The wolf’s yellow eyes, sharp claws, and snapping teeth haunt our fairy tales and idioms, Erica Berry writes in her recent book, Wolfish. She asks why the animal has persisted as such a potent symbol of fear, arguing that this may color the way we see the world we share with animals and one another. By deconstructing stories such as “The Three Little Pigs” and “Little Red Riding Hood,” Lily Meyer wrote this week, Berry asks what dangers these canine villains are standing in for.
Berry is far from the only writer to investigate the significance of well-known fables. In Beauty and the Beast, Maria Tatar collects fairy tales revolving around a millennia-old trope (a human marrying an animal) and shows how they are “an expression of anxiety about marriage and relationships—about the animalistic nature of sex, and the fundamental strangeness of men and women to each other,” Sophie Gilbert explains. These accounts indicate what preoccupied our ancestors and what morals they hoped to impart. The impulse to communicate values through storytelling has remained strong across time: A century ago, British socialists tried to disseminate their ideology by reworking folk tales, a strategy we might recognize in contemporary titles like Chelsea Clinton’s children’s book She Persisted, J. C. Pan writes.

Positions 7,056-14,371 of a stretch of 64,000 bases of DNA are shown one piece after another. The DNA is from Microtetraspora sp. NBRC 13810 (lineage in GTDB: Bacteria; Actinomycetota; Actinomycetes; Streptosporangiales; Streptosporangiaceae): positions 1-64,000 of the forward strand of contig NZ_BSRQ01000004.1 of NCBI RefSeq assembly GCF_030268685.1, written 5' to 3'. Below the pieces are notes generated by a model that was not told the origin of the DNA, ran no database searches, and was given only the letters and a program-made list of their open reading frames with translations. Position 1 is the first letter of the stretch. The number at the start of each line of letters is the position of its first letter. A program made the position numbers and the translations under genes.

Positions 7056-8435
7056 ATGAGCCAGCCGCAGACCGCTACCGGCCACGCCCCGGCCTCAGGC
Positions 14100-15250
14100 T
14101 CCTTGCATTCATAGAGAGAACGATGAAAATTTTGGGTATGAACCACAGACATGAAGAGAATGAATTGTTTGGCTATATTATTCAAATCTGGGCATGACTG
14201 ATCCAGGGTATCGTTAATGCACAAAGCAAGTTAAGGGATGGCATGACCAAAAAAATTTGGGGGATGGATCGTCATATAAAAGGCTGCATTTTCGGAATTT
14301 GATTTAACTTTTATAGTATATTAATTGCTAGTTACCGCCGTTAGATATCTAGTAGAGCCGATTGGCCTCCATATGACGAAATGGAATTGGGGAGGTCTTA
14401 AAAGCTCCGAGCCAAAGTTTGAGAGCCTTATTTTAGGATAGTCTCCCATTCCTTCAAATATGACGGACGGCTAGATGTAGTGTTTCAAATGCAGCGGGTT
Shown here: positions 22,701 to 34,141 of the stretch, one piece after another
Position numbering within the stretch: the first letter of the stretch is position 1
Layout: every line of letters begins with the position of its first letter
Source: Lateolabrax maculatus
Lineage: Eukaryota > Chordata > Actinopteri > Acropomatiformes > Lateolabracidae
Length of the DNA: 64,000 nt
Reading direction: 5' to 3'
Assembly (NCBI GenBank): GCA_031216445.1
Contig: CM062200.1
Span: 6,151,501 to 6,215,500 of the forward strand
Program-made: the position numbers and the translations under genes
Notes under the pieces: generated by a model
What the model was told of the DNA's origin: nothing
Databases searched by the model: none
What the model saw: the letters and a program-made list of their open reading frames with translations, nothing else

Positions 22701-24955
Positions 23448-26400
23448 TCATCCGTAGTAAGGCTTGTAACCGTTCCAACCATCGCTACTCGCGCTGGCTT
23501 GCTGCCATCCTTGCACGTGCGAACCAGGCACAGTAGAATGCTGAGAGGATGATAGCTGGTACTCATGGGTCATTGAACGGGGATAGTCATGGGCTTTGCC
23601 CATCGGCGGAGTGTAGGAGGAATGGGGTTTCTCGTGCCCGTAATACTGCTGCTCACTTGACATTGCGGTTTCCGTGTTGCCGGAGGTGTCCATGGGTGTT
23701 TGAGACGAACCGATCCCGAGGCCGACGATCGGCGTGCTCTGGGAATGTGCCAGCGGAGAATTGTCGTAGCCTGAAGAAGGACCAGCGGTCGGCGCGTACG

Fables often crop up in unexpected places. Sarah Chihaya writes that Yiyun Li’s The Book of Goose “is ostensibly a realist historical novel about the lives of women and girls in mid-century France … [but] secretly dwells in the realm of fairy tale.” Li shows us why we’re so drawn to these kinds of stories. As Chihaya argues: “We are all, whether we realize it or not, constantly engaged in the process of mythmaking in an attempt to understand the inexplicable.” But this simple logic isn’t always sound. Adoption, for example, is often portrayed as a magical ending whereby a family is finally complete. But in Somewhere Sisters, Erika Hayasaki dispels this idea. Placement with a different family frequently creates feelings of pain and dislocation; insisting that adoption must mean living happily ever after can compound that hurt. Unwinding the narratives of our culture isn’t a fanciful pursuit: It makes space for new meanings and new ways to live.
Every Friday in the Books Briefing, we thread together Atlantic stories on books that share similar ideas. Know other book lovers who might like …read more
Source:: The Atlantic – Best of